Michael Omartian: « Working with Steely Dan could hardly be considered “fun” »

9th June 2012

Interview. Michael Omartian has contributed his talents to over 350,000,000 albums and CD’s sold worldwide as a producer, composer, arranger, artist or musician. This impressive number shows the importance of this musician in the history of American pop music. He has been kind enough to answer to my questions about his career and to talk about his work with Steely Dan, Christopher Cross and Donna Summer.

What were your earliest musical memories?

I guess that my earliest musical memories were hearing big band recordings and some early, early rock and roll, mostly the doo-wop stuff of the 1950’s. I wasn’t a real fan of that particular genre at the time, so I seemed to take to swing and jazz records. Remember that this was at a time when a single played at 33 1/3.
To most of your readers that would be considered the “Stone Age”. There wasn’t a lot of music played around our house, so what I heard was on the radio and at record stores in the Chicago, Ill. area.

Do you remember when and why you started playing music ? Did you follow a classical or a jazz training?

I remember my mom telling me that I would constantly be singing and tapping out rhythms with my hands and any sticks that I could get a hold of, so my parents started me on piano and accordion lessons when I was four years old. My early memories were that I would get scolded by my instructors for improvising and not sticking with the music that was on the page. Being from a very unmusical family, it was hard for my parents to recognize that this might be a good thing. Anyway, I also got into playing drums at around 6 years old, so music was becoming a real joy for me at an early age. I liked classical music, and that was the early training that I had at the piano, but I really gravitated towards jazz, mainly because it was so improvisational. That changed when the Beatles came out with their first album. Something about the “English Invasion” really appealed to me and pulled me toward pop music.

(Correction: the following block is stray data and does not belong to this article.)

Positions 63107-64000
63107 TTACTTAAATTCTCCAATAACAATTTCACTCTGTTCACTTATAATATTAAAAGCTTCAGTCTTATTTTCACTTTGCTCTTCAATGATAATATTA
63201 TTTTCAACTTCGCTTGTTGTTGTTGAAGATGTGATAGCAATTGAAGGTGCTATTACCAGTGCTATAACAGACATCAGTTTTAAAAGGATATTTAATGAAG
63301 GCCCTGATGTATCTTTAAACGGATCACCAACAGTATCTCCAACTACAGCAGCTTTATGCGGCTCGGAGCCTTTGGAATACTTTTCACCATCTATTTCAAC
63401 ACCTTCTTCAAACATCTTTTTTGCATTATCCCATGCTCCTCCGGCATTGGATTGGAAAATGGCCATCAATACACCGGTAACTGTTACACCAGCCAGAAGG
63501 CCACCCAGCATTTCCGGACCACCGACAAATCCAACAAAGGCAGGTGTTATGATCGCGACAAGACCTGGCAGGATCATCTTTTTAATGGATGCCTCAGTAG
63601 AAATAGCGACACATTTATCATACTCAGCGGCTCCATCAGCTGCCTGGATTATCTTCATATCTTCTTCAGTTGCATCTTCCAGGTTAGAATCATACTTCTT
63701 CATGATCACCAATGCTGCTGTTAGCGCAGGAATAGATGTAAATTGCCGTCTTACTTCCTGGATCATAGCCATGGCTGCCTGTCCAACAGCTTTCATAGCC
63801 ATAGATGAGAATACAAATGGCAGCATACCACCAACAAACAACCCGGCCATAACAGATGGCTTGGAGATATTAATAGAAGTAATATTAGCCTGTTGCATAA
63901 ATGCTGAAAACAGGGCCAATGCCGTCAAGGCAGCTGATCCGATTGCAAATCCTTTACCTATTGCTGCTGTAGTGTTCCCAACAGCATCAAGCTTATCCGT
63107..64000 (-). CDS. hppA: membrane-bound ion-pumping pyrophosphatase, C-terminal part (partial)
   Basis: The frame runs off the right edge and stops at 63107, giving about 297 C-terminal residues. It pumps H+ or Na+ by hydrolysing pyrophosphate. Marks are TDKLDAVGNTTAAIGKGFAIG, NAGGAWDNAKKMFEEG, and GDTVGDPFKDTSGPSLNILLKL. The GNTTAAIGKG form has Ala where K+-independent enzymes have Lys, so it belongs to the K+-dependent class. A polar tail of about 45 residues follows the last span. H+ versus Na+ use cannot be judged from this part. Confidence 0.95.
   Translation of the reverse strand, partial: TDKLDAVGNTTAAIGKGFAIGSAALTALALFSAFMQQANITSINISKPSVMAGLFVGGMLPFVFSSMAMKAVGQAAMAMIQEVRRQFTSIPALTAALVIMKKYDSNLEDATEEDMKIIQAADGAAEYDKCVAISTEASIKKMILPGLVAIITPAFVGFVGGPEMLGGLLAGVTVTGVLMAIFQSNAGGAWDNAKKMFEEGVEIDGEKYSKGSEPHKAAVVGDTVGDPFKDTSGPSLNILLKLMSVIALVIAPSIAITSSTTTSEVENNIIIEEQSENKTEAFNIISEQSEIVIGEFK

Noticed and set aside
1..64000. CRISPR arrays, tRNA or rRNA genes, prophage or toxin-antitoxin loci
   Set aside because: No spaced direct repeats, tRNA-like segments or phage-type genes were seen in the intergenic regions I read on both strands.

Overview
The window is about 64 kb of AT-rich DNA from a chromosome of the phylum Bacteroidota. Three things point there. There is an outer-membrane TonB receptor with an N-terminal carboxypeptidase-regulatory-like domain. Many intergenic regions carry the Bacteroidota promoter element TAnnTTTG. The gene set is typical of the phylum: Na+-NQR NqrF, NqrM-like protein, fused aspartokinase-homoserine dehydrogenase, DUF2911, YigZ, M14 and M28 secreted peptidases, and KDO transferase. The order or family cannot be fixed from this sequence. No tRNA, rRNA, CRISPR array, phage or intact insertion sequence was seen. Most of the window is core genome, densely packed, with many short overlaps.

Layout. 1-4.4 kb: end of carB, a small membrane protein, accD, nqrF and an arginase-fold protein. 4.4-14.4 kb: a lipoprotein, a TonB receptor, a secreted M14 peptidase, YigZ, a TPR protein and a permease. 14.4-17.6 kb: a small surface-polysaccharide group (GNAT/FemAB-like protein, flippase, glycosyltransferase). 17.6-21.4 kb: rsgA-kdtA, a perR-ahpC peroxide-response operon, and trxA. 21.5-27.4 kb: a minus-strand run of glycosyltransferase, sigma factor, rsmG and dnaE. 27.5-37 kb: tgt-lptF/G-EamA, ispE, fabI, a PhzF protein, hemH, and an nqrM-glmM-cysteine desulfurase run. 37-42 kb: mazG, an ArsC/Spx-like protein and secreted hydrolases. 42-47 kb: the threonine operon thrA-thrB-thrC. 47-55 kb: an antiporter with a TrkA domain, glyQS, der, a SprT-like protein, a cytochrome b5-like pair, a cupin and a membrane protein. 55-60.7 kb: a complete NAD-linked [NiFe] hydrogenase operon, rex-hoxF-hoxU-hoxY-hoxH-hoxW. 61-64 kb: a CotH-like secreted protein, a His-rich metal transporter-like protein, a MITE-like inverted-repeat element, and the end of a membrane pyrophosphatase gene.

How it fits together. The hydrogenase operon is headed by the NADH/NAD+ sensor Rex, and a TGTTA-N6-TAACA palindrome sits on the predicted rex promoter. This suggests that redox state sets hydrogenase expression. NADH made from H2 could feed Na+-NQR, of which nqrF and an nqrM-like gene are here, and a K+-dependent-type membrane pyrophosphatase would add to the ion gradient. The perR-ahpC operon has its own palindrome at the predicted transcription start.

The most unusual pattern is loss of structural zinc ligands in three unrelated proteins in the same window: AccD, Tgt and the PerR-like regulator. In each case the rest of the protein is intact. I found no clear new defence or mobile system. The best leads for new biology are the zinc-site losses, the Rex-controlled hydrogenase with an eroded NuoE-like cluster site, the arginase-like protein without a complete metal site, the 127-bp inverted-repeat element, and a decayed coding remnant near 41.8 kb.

Los Angeles was the place to be for a musician in the 70s and 80s. How was life when you arrived there? Was it as wild and exciting as it is often said?

I moved to Los Angeles in 1967, mainly because it seemed that every time I bought an album by an artist or group that I liked, the credit for where the music was recorded seemed to be at least 75% of the time in Los Angeles. This was a big move for me, since I came from a rather ethnic neighborhood and the thought of anyone moving away from their family or “the neighborhood” was viewed as absolutely unacceptable. My parents were rather heartbroken that I would do such a thing, but they accepted that a few years later when their “son” represented the family and neighborhood in a positive way.